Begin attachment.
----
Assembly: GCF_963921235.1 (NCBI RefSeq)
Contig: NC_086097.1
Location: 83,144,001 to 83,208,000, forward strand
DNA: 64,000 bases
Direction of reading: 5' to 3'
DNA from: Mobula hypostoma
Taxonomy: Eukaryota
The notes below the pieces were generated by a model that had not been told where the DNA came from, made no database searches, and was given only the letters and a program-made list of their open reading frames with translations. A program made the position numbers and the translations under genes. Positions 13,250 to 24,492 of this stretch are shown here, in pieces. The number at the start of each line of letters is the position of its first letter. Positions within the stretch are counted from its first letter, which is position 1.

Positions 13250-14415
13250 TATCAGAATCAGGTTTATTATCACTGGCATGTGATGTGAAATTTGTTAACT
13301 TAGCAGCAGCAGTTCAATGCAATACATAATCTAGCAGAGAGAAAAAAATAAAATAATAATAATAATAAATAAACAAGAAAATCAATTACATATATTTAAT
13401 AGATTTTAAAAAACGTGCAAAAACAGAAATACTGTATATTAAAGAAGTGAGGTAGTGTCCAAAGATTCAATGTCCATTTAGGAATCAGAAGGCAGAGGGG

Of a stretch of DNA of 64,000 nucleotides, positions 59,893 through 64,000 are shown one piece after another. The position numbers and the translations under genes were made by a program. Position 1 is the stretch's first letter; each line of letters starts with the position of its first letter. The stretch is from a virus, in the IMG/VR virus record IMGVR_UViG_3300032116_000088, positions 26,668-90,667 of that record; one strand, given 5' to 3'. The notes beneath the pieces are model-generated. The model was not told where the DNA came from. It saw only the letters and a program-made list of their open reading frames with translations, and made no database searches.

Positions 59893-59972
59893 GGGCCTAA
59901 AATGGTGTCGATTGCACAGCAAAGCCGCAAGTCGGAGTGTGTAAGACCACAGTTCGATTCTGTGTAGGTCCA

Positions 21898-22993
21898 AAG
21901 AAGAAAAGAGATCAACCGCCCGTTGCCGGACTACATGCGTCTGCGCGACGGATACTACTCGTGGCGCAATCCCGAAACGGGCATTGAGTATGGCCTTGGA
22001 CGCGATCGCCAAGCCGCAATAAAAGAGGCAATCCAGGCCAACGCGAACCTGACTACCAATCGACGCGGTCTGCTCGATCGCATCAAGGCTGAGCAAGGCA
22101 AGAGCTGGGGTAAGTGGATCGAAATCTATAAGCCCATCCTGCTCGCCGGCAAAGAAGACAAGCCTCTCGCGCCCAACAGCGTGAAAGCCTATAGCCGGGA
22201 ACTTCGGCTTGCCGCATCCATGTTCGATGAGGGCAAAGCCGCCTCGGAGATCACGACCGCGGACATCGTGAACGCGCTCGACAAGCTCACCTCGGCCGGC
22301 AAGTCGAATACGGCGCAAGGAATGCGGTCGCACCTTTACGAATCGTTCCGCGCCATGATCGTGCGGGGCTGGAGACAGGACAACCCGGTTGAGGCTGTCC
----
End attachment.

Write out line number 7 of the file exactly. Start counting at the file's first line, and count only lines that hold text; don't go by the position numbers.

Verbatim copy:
Taxonomy: Eukaryota